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The Politics of Hair
|by Nilanjana Biswas|
"This time it's going to be all about hair!" announces the editorial of a recent issue of 'Scripts', the little magazine brought out by LABIA (Lesbians and Bisexuals in Action), a Bombay-based collective. What follows is a fascinating collection of stories, narratives, poems, cartoon strips and illustrations that talk about hair, the long and short of it.
Such is the razor effect of advertising and popular media, shearing public imagination to the point of barrenness, that few can think of hair in any context other than that of fashionable models and cosmetic products. And so - as in the case of the current issue of 'Scripts' - when the context is radically shifted, a new terrain opens; imagination receives a new lease of life.
LABIA is an autonomous collective of lesbian, transgender and bisexual women. Established in 1995 and formerly known as Stree Sangam, this non-funded campaign and action group has been bringing out 'Scripts', which it describes as "a queer zine". The magazine was started in 1998, and was consolidated in 2003 as part of a three-day international film festival on sexuality and gender plurality. Since then, LABIA has been publishing 'Scripts' with steadily increasing consistency.
The issue on 'hair' (Number 9) is a slim volume of living history that subverts the categories of current political analysis. Hair is, after all, only hair; to offer it as a subject of critical political enquiry is almost to invite a rap on the knuckles. But, as the editorial points out, "the roots go deep" and the issue of hair is deeply intertwined with gender performance and with perceptions of body and self.
A few years ago, when Sharad Yadav dismissed the demand for 33 per cent reservation of electoral seats for women, it is not insignificant that he described it as an absurd demand from westernized, shorthaired women ("par kati mahilaein"). It was not the first time that a patriarchal stereotype was being used to divide women further on the basis of class and caste to prevent their political empowerment.
Nor is it insignificant that the most striking marker of the Brahmin widow was her tonsured head. Hair is, after all, intrinsically associated with feminine sexuality - a force that is worshipped in the open-haired Kali, strictly controlled in the married woman, and suppressed - if not obliterated - in the widow. Even today, there are shocking reports of women, upon suspicion of adultery, being publicly tonsured and paraded nude often at the behest of the local panchayat (village council).
Leafing through 'Scripts', it becomes clear that hair is a knotty issue, inseparable for a woman from her construction of self and sexual identity. When that identity is at complete odds with societal expectations, the journey for the haircut that fits is often fraught with deep trauma.
Modern Indian society shackles the sexuality of lesbian or transgender or bisexual women, not through chains but through oppressive denial. It is only when they struggle to claim the same conditions for themselves as are available, indeed prescribed, for heterosexual women and men - such as the right to marry or be together - that a violent clampdown occurs. The cases of lesbian women preferring joint suicide to separation forced by disapproving families bear testimony to society's extreme intolerance of women's 'deviant' behavior.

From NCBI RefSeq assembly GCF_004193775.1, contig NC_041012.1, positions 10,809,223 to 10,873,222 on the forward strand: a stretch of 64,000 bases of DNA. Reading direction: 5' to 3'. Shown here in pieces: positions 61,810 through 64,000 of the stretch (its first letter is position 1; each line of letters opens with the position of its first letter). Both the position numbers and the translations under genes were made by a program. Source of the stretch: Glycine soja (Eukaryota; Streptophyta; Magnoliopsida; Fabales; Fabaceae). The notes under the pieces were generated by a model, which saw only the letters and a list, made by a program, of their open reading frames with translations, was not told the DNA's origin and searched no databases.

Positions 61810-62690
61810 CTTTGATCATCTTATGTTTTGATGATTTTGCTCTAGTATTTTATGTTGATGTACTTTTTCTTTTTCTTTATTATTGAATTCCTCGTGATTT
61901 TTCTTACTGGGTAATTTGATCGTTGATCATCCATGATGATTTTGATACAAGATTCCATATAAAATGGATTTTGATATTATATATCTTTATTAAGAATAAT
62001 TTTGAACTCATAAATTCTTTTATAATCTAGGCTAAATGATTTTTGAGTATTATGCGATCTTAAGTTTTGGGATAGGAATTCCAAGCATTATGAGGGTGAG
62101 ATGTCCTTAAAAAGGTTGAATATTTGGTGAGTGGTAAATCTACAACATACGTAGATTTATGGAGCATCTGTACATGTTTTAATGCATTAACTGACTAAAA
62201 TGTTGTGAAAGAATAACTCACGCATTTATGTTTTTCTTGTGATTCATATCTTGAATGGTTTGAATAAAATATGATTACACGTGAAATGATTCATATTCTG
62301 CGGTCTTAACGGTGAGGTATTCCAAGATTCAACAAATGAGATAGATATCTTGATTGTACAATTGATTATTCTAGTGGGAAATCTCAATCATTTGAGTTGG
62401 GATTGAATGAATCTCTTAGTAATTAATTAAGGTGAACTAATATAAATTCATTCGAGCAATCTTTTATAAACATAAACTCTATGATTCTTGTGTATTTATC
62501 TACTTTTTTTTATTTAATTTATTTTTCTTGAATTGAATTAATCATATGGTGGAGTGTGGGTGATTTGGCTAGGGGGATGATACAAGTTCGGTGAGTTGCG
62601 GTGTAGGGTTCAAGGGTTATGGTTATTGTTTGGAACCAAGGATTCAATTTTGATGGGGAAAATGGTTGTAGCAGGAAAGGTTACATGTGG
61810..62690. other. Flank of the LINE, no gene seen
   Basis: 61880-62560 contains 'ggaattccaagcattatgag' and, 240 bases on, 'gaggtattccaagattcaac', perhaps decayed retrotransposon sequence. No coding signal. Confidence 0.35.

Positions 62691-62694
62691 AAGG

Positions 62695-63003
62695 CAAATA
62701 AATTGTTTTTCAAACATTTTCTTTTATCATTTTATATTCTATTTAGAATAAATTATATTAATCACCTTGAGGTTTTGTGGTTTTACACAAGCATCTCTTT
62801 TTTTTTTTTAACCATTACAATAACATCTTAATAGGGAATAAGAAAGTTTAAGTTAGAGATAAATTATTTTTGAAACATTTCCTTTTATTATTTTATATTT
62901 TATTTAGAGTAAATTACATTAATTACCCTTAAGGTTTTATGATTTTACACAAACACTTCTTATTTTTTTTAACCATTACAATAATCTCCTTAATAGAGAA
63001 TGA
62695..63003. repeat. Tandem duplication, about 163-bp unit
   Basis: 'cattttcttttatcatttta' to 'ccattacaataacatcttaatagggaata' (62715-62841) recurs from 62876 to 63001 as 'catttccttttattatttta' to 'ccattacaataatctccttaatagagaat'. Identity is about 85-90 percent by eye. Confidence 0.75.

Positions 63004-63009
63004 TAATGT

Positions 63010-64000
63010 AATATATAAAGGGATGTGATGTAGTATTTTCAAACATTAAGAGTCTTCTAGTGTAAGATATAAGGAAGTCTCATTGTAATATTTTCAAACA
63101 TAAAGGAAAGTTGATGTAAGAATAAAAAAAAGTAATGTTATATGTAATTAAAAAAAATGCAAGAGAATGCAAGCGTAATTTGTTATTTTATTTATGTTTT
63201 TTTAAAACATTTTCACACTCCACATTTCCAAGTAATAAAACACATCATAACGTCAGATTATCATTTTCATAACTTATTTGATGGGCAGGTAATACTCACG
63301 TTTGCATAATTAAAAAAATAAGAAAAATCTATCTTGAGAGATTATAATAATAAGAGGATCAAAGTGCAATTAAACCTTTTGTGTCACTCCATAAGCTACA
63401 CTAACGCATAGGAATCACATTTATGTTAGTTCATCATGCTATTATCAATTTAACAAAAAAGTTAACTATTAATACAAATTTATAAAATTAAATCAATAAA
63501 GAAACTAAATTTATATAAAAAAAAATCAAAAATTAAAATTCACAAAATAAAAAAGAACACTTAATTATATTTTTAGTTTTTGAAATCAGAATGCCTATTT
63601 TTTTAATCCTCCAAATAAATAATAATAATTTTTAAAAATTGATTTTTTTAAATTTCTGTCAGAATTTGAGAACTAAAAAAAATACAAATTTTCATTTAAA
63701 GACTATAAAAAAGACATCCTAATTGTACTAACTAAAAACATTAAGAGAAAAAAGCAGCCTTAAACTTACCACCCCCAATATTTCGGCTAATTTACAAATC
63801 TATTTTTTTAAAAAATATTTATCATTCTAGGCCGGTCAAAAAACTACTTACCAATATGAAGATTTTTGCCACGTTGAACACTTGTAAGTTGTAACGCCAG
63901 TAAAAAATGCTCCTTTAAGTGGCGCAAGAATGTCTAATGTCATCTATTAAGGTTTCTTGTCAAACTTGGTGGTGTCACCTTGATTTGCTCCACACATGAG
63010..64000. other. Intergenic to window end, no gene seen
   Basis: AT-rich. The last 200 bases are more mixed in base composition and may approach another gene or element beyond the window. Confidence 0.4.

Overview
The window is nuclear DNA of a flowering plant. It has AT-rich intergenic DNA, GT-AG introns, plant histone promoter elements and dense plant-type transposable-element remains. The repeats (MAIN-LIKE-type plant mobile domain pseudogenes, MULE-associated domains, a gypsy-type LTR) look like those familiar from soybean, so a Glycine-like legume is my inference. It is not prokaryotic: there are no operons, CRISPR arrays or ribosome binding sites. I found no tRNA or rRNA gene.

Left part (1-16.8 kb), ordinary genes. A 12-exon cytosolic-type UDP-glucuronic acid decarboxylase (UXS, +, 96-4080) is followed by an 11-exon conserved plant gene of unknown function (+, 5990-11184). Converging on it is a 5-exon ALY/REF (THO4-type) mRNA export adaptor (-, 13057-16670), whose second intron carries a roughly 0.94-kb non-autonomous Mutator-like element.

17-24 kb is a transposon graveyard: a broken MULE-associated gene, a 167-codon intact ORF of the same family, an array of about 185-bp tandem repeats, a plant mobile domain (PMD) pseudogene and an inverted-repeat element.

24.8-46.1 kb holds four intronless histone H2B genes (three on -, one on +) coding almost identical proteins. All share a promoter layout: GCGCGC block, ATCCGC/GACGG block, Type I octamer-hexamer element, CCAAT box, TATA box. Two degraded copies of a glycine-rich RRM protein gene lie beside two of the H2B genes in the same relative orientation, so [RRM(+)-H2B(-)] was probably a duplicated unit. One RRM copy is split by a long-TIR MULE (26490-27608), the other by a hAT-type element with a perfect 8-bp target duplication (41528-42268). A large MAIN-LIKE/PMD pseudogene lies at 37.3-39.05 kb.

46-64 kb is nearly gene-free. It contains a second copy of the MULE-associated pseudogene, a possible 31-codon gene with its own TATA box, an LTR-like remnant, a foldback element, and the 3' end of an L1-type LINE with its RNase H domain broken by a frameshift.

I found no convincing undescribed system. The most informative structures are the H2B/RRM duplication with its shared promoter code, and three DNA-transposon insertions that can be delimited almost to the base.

And since society has bafflingly simple rules that define how good girls should behave, the very first signs of deviance invite punishment and control. Often it is that first haircut. From emotional blackmail by a distraught mother to an outraged father's silent boycott, the first haircut heralds the beginning of trouble.
However, the first haircut, if it turns out right, may bring the joys of self-affirmation and self-acceptance. A woman's first visit to the male saloon or roadside barber shop for a 'chhota' may be an act poised on the razor's edge, as it were, both liberating and terrifying.
As some of the narratives suggest, hair may be the subject of a lesbian lover's tiff, of manifest grief and mourning, of a mother's anxiety, of mistaken identity, and hilariously, even lead to a sneezing bout that foils a grand seduction plan. In one narrative on the loss of a relationship, where the author of the piece is in deep mourning after her lover leaves; in a daze still, she snips off her hair.
There is a striking extract from a Marathi novel by Namdeo Kamble called 'Raghav Wel'. It describes a couple of Dalit beggar children, Raghu and Kaushi, who find a bunch of strange, curly hair mixed up in the bowl of rice they receive as alms; the sight induces a complex whirl of emotions in the young Raghu whose eyes know no sleep that night.
Hair is much more than a physical attribute. It has a loaded significance in our cultures and, today, as the winds of globalization sweep across the country, hair is also big business. Playing upon the mix of our deepest fears and fantasies, every year, through the sales of shampoos, conditioners, coloring agents and other such products, the Indian cosmetic and toiletries industry rakes in several millions of rupees annually
I carefully mark a recent newspaper article about a woman who fought for (and won) compensation through the consumer court after she went bald as the unfortunate result of trying to streak her hair a pretty shade. Of what, I wonder with a sigh as I return to my copy of 'Scripts'. Time to let my hair down!
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